By Bob Harris
In November the Kissena Park Civic Association members coordinated with City Councilman Peter Koo’s Office, the Partnership for Parks, Parks District Manager Mark Edwards and students from Hunter High School to spread wood chips on trails in Kissena Park. Woodchips and tools were provided by the city Parks Department.
The newsletter had a page of neighborhood happenings which involved parking and traffic issues. It made the point that it is illegal to park commercial vehicles such as trucks and school buses overnight on residential streets. When they are parked at intersections, they obstruct the views of autos which come to a corner. Any person can call 311 to report such a vehicle obstructing the views of drivers. When you call be sure to have the address in front of which the vehicle is parked, make of the vehicle, color, license plate number, and name of the company which must be on the vehicle by law.
The November 2017 issue of the Bayside Hills Civic Association Beacon told of locations where the civic had complained to the Department of Buildings about illegal construction. Residents identified these sites as what they suspected were illegal two- or three-family homes, plus a two-floor extension being built without a construction permit. Working with Community Board 11, the civic association was responsible for stop work orders to be issued. This is what civic associations do to help maintain the quality of life in their communities.
The Beacon listed holiday food safety tips such as to fully cook meat and poultry to kill all bacteria and to thoroughly wash raw fruits and vegetables, keep hot liquids and the handles of cooking pots away from the edge of the table or stove where children can come close and knock them over, wash hands frequently, wash with soap any spoon or dish you used for raw food before using it with cooked food, keep raw and cooked food separate and keep utensils separate, thaw food in the refrigerator not on a countertop, and foods that require refrigeration should never be left at room temperature for more than two hours even while serving it.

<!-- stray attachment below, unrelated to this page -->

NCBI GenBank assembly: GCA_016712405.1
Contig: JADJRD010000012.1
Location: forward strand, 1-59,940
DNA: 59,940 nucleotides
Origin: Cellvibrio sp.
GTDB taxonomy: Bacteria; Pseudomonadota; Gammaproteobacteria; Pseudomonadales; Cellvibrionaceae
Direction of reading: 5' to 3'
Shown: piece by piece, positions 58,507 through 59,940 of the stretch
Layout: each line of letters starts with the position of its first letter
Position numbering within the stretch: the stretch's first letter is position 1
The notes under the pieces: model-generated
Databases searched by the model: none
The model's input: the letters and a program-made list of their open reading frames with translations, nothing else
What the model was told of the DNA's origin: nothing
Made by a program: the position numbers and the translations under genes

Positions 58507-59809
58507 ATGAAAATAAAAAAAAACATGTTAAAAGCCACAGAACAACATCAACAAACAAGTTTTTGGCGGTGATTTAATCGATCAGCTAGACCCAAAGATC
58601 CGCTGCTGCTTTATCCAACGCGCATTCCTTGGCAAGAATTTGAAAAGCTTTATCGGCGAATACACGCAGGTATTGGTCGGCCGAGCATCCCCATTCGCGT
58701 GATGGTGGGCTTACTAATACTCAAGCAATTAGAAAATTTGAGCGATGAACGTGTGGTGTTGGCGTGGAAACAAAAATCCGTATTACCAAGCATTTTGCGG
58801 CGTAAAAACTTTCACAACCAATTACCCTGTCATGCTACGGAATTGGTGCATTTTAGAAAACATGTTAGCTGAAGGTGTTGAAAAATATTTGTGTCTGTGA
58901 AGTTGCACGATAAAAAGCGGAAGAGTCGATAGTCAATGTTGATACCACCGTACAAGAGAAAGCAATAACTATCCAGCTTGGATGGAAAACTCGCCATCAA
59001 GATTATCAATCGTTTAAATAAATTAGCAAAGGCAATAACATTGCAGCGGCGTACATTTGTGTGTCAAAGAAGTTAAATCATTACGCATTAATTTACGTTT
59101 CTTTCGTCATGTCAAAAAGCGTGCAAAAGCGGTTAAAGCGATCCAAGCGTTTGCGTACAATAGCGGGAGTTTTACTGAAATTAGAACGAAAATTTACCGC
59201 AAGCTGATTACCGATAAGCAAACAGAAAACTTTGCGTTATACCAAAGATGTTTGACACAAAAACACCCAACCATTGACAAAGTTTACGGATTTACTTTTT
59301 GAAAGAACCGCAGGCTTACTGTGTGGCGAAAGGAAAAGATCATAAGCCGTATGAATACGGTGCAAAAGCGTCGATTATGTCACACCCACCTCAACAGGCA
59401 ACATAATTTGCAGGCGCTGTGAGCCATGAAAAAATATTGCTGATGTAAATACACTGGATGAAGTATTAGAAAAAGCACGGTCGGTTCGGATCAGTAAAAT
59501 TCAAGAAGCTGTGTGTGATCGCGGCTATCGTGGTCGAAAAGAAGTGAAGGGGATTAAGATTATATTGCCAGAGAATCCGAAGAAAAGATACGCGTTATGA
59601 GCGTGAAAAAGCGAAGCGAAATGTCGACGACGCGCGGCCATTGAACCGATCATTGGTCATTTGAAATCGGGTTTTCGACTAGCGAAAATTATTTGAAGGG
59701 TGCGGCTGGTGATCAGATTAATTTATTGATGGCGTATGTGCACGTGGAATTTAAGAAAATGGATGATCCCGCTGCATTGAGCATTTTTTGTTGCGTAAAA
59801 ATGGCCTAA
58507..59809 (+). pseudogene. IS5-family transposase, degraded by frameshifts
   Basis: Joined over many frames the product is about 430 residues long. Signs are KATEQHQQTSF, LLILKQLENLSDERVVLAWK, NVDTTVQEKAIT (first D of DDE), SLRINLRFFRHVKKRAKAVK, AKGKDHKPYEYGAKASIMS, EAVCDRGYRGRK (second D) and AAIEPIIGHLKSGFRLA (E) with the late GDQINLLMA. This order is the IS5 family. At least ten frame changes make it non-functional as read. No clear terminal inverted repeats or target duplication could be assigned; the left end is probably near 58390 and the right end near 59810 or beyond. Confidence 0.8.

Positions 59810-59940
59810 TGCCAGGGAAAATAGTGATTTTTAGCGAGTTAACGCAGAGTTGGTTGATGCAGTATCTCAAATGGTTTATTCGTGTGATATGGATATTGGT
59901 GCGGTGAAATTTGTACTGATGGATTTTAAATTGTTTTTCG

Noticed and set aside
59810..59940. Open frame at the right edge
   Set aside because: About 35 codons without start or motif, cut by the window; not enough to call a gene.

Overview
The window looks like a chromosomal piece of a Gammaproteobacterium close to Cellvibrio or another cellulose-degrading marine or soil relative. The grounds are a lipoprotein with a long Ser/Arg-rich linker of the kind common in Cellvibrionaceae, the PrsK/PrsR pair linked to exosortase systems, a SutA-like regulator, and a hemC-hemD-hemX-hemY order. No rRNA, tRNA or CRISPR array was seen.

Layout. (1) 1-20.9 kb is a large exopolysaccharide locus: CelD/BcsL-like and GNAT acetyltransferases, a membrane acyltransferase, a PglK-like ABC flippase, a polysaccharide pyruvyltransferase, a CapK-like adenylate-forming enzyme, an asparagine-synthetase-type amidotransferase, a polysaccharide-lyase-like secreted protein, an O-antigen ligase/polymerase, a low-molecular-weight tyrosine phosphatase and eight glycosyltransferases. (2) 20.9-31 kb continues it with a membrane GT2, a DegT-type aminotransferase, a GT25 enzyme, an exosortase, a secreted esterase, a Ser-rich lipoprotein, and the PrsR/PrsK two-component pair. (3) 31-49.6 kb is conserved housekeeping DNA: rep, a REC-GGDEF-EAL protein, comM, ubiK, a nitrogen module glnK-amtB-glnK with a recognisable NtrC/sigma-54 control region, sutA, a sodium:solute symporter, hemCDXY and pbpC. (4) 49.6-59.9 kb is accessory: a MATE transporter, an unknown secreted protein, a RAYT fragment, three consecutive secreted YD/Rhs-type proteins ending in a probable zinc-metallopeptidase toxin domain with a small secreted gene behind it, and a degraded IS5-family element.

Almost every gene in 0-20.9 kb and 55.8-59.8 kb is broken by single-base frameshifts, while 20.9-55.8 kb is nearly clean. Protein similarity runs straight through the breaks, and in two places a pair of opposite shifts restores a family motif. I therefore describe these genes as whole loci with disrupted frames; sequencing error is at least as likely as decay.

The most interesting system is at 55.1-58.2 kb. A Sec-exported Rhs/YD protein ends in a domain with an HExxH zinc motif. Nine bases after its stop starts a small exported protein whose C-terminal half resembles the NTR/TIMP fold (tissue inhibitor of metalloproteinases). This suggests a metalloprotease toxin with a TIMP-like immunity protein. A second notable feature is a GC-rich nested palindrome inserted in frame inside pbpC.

The November-December 2017 issue of the Auburndale Voice, the newsletter of the Auburndale Improvement Association, had an article about how to protect your property from deed fraud. Sometimes criminals record a deed illegally into their name. The City Register at the Department of Finance reviews documents submitted for recording and reports suspicious activity to the Sheriff’s Office for investigation.
Protect your house by registering for the Recorded Document Notification Program online to get notified any time a document is recorded related to your property. If necessary obtain a form and register by mail, check the City Register’s Records often using the ACRIS system to make sure that there are no deeds or mortgages that you are not aware of registered on your property or have your lawyer do it.
If your property is not occupied, you should check to make sure it is not occupied illegally. Ask someone to look after your property if you are going to be away for a long time and make sure that the Department of Finance has the correct mailing address for you or the person who should receive notices about your property. Contact the Department of Finance if you suddenly stop receiving the tax requirements you usually receive from Finance. If you suspect any deed fraud get a copy of the fraudulent document from the City Register’s Office, contact the Sheriff’s Department and your borough District Attorney’s Office and contact your attorney to confirm your ownership of the property.
Good and bad news of the week
We have been following the international effort to rescue the young soccer players from that water filled cave in Thailand. All that expertise and money to help 13 people. It is great but what about the millions of Syrian, Afghani and Iraqi refugees, the migrants from Africa fleeing draught, and those fleeing gangs and violence and poverty from Central America?